Both the conventional views of Bible authorship have militated against the possible high service of the scriptures to mankind. The theory of their divine dictation to "holy men of old" has led to the abject surrender of the rational mind before their impregnable fortress of direct assertion, its hypnotization by a fetish, and the crippling of its native energies. The theory of their production by early crudity tends (Page 18) to the disparagement of the value and validity of their message. The other view here advanced preserves their venerated authority while it brings their authorship from alleged Cosmic Divinity back to men of earth. It saves us from the fatuous claim that "God" took time out to dictate a volume of absolute verity for the inhabitants of a minor planet amongst millions of trillions of such worlds. Relieving us of the necessity of asserting that Supreme Deity went into the book publishing business on this globe and took advantage of his commanding position to write the planetís "best seller," it preserves mental integrity by enabling us to assign scriptural authorship to human agency, where alone it is acceptable. It is understandable that evolved men, with vision opened to knowledge of the laws of life, would indite sage tomes for the enlightenment of those less advanced. In any case the Bibles are here; they must be accounted for. The phenomenon of their existence among the nations, their hoary age, their escape from destruction through the centuries, the ineradicable tradition of their divine origin and authority, their almost universal veneration, must all find some factual ground of explanation. The theory offered in refutation of the two conventional ones seems the only one that provides such a rational and acceptable basis. And since the belief in their sacredness generally persists, it can not be regarded as less than momentous that the world should know of a surety that, while these revered relics are not the voice of the personified Cosmos, neither are they the mere speculative romancing of cavemen or scholastics. They are the sure word of perfected wisdom.

There was a time, then, in early human history, when enlightened men possessed true knowledge, the passport to wisdom. Clear and concise answers to the profoundest problems of philosophy were known. In so far as the human intellectual faculty is capable of it, an understanding of the mystery and riddle of life itself and the laws of its evolutionary unfolding, was achieved by men who, as Hermes says, had been "reborn in mind." Philosophy was no mere "speculative enterprise," or tilting at logical windmills; it was a statement of the fundamental archai, or basic principles, of the science of being. It formed the groundwork for the elevation of theology to its true place as the King of Sciences, or the Kingly Science. Together philosophy and theology held the throne in the mental life of mankind; and justly so, for a reason which modern thought would do well to consider: they must ever be the ultimate science because they motivate finally the use we (Page 19) make of all other sciences! They hold final answers to all lifeís problems. They are the determination of all human action in the end. They alone can direct man finally to the path of good, for by no other means can he learn to know what constitutes the good. The sore need of the world today is the restoration of philosophy, to supply the proper motivation and end of action.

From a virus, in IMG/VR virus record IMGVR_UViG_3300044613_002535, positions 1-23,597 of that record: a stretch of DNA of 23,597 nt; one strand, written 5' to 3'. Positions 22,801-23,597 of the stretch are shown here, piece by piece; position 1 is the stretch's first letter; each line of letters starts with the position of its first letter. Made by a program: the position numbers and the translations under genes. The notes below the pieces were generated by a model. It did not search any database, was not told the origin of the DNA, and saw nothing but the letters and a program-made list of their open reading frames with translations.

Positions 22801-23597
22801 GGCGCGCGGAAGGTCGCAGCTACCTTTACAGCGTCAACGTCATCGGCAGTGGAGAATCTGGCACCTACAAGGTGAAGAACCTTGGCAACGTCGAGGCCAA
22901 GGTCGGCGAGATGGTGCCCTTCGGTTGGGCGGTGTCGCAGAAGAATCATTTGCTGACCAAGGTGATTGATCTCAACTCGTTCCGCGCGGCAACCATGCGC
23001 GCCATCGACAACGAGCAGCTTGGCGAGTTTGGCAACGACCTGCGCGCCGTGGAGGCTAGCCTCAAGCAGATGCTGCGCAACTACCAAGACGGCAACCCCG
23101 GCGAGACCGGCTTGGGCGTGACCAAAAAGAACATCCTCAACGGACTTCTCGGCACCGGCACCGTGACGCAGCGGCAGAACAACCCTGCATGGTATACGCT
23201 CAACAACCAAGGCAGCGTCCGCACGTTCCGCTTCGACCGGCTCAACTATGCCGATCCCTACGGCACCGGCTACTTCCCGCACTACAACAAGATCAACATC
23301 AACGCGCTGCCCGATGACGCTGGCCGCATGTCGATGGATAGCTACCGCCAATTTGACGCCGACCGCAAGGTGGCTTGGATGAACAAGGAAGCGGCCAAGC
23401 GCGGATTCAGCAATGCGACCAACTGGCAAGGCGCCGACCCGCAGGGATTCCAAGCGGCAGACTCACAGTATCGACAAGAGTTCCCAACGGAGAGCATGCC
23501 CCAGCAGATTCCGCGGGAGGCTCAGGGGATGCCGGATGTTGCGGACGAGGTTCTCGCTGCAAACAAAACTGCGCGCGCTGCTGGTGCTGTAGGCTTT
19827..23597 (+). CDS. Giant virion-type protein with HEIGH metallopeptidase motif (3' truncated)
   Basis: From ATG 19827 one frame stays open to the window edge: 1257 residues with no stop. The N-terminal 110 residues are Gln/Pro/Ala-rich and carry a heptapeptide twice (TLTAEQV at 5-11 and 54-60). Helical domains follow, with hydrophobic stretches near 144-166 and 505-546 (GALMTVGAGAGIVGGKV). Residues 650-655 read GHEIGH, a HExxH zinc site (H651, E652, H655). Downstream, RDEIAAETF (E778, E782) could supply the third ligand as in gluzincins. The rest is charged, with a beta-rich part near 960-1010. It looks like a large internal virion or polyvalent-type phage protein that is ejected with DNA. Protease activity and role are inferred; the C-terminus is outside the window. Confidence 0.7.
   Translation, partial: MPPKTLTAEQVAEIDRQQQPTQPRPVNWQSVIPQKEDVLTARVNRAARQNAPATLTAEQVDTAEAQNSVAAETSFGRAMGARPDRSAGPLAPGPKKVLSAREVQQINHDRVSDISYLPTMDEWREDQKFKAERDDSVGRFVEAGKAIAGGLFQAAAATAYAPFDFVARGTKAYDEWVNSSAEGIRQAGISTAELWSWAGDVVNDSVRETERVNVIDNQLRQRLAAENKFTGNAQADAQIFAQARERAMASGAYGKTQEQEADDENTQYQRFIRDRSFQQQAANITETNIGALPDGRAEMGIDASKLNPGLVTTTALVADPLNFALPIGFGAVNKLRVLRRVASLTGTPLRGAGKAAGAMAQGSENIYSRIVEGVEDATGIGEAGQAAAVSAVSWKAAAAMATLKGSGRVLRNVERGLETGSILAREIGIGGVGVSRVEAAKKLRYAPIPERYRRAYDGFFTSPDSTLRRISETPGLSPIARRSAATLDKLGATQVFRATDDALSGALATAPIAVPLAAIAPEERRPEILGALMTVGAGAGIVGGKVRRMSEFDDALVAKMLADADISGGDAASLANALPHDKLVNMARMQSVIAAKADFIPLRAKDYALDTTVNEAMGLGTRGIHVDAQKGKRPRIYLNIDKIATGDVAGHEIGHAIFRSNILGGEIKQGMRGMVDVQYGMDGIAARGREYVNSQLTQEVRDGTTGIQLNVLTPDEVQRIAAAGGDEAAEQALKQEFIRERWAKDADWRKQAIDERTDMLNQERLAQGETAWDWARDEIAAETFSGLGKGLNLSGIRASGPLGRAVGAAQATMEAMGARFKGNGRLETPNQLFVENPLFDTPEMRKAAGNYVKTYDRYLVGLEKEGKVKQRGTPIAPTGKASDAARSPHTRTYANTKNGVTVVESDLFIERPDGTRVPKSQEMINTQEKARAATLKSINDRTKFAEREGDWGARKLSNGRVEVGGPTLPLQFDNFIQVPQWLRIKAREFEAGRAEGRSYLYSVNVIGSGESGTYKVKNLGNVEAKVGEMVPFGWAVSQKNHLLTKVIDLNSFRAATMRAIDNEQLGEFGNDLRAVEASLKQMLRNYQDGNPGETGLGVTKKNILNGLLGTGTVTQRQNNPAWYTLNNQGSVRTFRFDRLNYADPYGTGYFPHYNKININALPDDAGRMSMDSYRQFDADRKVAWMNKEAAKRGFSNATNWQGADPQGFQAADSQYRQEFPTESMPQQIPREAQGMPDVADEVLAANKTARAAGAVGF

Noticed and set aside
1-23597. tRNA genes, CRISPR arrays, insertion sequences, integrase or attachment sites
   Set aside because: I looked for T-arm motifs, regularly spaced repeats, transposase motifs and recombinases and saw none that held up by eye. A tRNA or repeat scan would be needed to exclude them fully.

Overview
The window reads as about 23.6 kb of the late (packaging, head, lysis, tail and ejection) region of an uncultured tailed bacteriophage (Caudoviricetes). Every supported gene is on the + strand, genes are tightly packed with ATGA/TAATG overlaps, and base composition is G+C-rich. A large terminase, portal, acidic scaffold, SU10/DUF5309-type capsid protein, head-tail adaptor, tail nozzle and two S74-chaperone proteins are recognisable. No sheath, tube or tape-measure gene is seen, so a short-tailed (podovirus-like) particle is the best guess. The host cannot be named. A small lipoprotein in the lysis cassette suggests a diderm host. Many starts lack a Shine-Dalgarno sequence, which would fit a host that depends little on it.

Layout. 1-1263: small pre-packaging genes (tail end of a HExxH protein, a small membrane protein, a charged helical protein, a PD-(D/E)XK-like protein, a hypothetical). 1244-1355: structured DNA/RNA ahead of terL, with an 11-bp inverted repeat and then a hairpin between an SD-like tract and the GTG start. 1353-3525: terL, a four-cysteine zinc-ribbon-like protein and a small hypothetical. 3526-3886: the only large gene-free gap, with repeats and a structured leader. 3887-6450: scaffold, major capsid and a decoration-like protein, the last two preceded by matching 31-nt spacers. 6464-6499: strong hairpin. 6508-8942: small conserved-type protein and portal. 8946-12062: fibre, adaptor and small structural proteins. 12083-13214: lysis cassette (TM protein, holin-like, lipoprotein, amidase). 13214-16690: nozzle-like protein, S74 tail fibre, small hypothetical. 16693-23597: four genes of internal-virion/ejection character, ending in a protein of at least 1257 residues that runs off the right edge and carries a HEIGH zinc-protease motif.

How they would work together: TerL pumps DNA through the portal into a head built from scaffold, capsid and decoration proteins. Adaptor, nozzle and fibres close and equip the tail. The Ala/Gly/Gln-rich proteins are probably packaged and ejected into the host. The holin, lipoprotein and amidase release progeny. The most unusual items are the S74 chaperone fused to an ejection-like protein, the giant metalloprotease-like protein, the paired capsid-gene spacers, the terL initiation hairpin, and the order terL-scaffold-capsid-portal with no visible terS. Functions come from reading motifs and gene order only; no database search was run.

Though zealously guarded from the unworthy by its accredited custodians, knowledge was extant in the ancient day. Modern zeal for publicity finds it hard to understand why it was so sedulously kept esoteric. Briefly - for the full reason is a lengthy matter - a thing so precious, the distillation of ages of experience and the deposit of many lives of painful earning, could not be given out loosely to the undisciplined rabble to be violated and despoiled. Yet it was withheld from no worthy aspirant. No bars of bigotry or persecution interdicted its free culture. The Societies in which it was secretly pursued were honored by kings and the populace alike.

That halcyon age passed, that priceless legacy of knowledge was threatened with extinction, its pursuit was forbidden, its devotees assailed and exterminated; and for more than fifteen centuries the Occidental world has muddled through its age-to-age existence in nearly total ignorance of the fact that antiquity held, in its philosophy and theology, an adequate answer to the great interrogatory, the Sphinx riddle of human life.

The gift and then the loss of primal wisdom are the two most momentous events in human history. This age will be spectator to the third most significant event - the Renaissance of Ancient Culture. The plans of demigods and divine men, interrupted for fifteen centuries of the Dark Ages, will move forward again toward destined goals.